Mixed or average reviews - based on 15 Critics

Critic score distribution:
  1. Positive: 7 out of 15
  2. Negative: 4 out of 15
  1. Reviewed by: Manohla Dargis
    Mar 4, 2014
    A sly conceptual coup d’art and a deeply sincere exploration of masculinity and its discontents, with a little hot sex thrown in.
  2. Reviewed by: David Lewis
    Apr 10, 2014
    A Rubik's Cube of a movie, an intriguing, layered puzzle that isn't easily solved.
  3. Reviewed by: Jessica Kiang
    Jan 3, 2014
    Franco has finally delivered a side project that does at least some justice to his eclectic artistic ambitions.
  4. Reviewed by: Eric Kohn
    Dec 23, 2013
    As a fleeting essay on sexual biases, it encourages a thoughtful debate, but leaves too many questions dangling to solidify into much beyond a dashed experiment.
  5. Reviewed by: Sheri Linden
    Jan 1, 2014
    Unfocused lapses aside, though, the film is intriguing and discomforting in equal measure, using its brief running time to frame thoughtful, boundary-pushing questions.
  6. Reviewed by: Eric Henderson
    Mar 4, 2014
    With Travis Mathews's help, James Franco's persona forms a kind of symmetry: 1980's dubious homophobia against 2013's risible homophilia.
  7. Reviewed by: Matt Zoller Seitz
    Jan 4, 2014
    So what are you looking at, really? Is the movie a bait-and-switch? Probably. The film has fun with the idea that nobody would have gotten involved were it not for the chance to work with James Franco and perhaps perform in a sex scene with James Franco (there are no sex scenes involving James Franco, if you were wondering).
  8. Reviewed by: Elizabeth Weitzman
    Mar 6, 2014
    We see brief, graphic shots of naked actors performing sexual acts. But it’s the conversations about what those depictions represent that truly provoke.
  9. Reviewed by: Nathan Rabin
    Jan 2, 2014
    Interior. Leather Bar.’s intriguing curiosity provides ample food for thought, in part because it’s the rare film that devotes much of its running time to its own principals discussing what, if anything, the film ultimately means.
  10. Reviewed by: Joshua Rothkopf
    Mar 4, 2014
    Brief yet underdeveloped, Interior. Leather Bar. has a faux-documentary vibe about it.
  11. Reviewed by: John DeFore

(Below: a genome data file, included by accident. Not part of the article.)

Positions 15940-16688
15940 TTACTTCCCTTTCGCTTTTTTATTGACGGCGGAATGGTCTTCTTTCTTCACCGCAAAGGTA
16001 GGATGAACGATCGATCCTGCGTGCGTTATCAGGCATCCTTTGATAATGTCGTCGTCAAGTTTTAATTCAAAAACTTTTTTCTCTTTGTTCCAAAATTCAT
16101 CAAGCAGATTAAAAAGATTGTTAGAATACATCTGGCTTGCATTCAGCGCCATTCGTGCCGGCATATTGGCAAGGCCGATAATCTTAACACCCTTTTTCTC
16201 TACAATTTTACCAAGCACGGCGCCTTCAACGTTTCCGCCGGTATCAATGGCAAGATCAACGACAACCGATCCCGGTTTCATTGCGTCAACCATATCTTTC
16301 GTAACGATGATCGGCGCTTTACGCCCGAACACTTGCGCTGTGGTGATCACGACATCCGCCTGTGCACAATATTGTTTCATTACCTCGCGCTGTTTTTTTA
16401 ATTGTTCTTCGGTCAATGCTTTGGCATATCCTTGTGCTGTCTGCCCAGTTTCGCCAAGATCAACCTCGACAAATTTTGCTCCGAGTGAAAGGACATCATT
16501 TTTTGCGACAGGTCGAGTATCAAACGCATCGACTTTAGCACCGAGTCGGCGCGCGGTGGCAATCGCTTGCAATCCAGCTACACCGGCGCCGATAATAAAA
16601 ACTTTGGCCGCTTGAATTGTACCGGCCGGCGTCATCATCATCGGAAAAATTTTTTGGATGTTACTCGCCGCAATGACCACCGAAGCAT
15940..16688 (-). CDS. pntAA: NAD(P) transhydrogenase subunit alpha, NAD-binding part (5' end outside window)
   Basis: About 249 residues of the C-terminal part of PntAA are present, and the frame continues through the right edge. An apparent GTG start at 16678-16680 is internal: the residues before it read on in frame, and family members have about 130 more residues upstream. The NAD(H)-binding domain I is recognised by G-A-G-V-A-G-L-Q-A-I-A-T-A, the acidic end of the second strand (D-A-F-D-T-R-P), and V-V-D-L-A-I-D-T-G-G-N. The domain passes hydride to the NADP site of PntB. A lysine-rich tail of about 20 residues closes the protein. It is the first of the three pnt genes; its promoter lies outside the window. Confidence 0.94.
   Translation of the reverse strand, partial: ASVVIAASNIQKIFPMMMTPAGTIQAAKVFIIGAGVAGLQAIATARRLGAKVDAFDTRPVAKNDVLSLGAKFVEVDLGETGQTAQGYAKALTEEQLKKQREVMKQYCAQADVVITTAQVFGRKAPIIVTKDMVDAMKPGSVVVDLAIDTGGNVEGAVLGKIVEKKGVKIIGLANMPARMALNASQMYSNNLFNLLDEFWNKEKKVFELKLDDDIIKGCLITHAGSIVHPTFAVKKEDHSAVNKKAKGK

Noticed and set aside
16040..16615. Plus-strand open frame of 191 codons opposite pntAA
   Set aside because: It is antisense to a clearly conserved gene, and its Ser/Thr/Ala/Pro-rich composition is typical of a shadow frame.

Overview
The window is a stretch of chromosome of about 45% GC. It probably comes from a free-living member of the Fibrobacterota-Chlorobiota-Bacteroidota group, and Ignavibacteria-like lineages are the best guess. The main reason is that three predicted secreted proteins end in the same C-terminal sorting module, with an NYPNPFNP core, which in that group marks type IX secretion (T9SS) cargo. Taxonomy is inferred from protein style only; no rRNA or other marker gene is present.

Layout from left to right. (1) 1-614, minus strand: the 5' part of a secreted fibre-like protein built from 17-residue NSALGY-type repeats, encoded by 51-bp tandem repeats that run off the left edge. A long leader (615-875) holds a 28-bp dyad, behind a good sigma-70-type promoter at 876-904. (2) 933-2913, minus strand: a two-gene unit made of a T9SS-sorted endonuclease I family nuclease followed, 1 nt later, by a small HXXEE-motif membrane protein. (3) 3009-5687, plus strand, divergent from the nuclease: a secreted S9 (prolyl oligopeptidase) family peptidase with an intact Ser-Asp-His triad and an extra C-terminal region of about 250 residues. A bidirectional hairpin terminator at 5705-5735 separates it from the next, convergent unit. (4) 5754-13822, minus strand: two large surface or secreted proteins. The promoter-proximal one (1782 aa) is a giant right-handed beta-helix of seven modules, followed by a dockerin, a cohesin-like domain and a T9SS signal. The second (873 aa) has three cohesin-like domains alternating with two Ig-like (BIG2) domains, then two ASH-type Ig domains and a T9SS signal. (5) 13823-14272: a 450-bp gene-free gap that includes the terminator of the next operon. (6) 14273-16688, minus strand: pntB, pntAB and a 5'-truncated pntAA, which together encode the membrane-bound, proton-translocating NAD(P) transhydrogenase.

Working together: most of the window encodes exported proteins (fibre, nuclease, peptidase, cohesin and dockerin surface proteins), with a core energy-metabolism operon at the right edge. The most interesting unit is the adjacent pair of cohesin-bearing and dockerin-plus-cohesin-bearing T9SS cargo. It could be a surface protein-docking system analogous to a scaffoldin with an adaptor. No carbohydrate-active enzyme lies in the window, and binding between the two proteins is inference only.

Dec 23, 2013
    While Leather Bar will surely make some viewers itchy, its most compelling subject isn't whether straight guys can stand to watch one man pleasuring another. More interesting is the question of what would make this project art as opposed to porn.
  12. Reviewed by: Lou Lumenick
    Mar 6, 2014
    It largely consists of Franco musing about depictions of homosexual activity on film. As well as gay cast members speculating whether Franco will take off his clothes and perform in explicit footage. He doesn’t.
  13. Reviewed by: Ed Gibbs
    Dec 23, 2013
    Interior. Leather Bar ultimately rings hollow in its diatribe and agenda because its chief instigator refuses to open up.
  14. Reviewed by: Peter Debruge
    Dec 23, 2013
    A partly authentic, partly scripted behind-the-scenes featurette that never quite conveys the star’s “high/curious” interest in all things taboo.
  15. Reviewed by: Calum Marsh
    Jan 2, 2014
    It's a particularly risible nothing whose premise alone betrays the paucity of Franco's imagination and wit.
User Score

Mixed or average reviews- based on 7 Ratings

User score distribution:
  1. Positive: 2 out of 4
  2. Mixed: 0 out of 4
  3. Negative: 2 out of 4
  1. Mar 22, 2015
    More premise than film, INTERIOR: LEATHER BAR seems to want to shock but it can't. There's simply nothing there. The less said the betterMore premise than film, INTERIOR: LEATHER BAR seems to want to shock but it can't. There's simply nothing there. The less said the better about this total misfire made by people with very little on their mind other than to riff on other people's far better works. See CRUISING instead. It may be a mess, but CRUISING is also some kind of masterpiece of its time and unlike INTERIOR has too much on its mind rather than too little or almost nothing. Full Review »
  2. May 12, 2014
    This review contains spoilers, click full review link to view. Very interesting commentary on Hollywood and American society discomfort with homosexuality and gay sex. Franco brilliantly explores how taboo is the depiction of gay sex on film. The film is actually a documentary on shooting the alleged 40 minutes from Friedkin's 'Cruising' but that is just the jumping point of this intellectually stimulating conversation on Gay America. Full Review »
  3. Mar 23, 2014
    This review contains spoilers, click full review link to view. At the outset of this film it feels like a real-time documentary about the attempt to make an imagined reconstruction of these cut 40 minutes. There are only a couple of minutes of this recreation, because the film is really just "about the making of" (that is, the process) rather than any result. By the end you feel as if the entire spontaneous interviews are in fact carefully planned. Franco is just one of the producers, but his name creates desire among his Hollywood friends who feel any of his expectoration is genius (which serves to underscore the lack of intelligence in Hollywood). His explanation of why he wants to create this film (that it's an act of breaking down the barriers that social customs have imposed on us) sounds like any immature adolescent. That Franco thinks he's breaking any barriers shows his shocking ignorance of anything that came before him. Ultimately it's an act of navel-gazing. Full Review »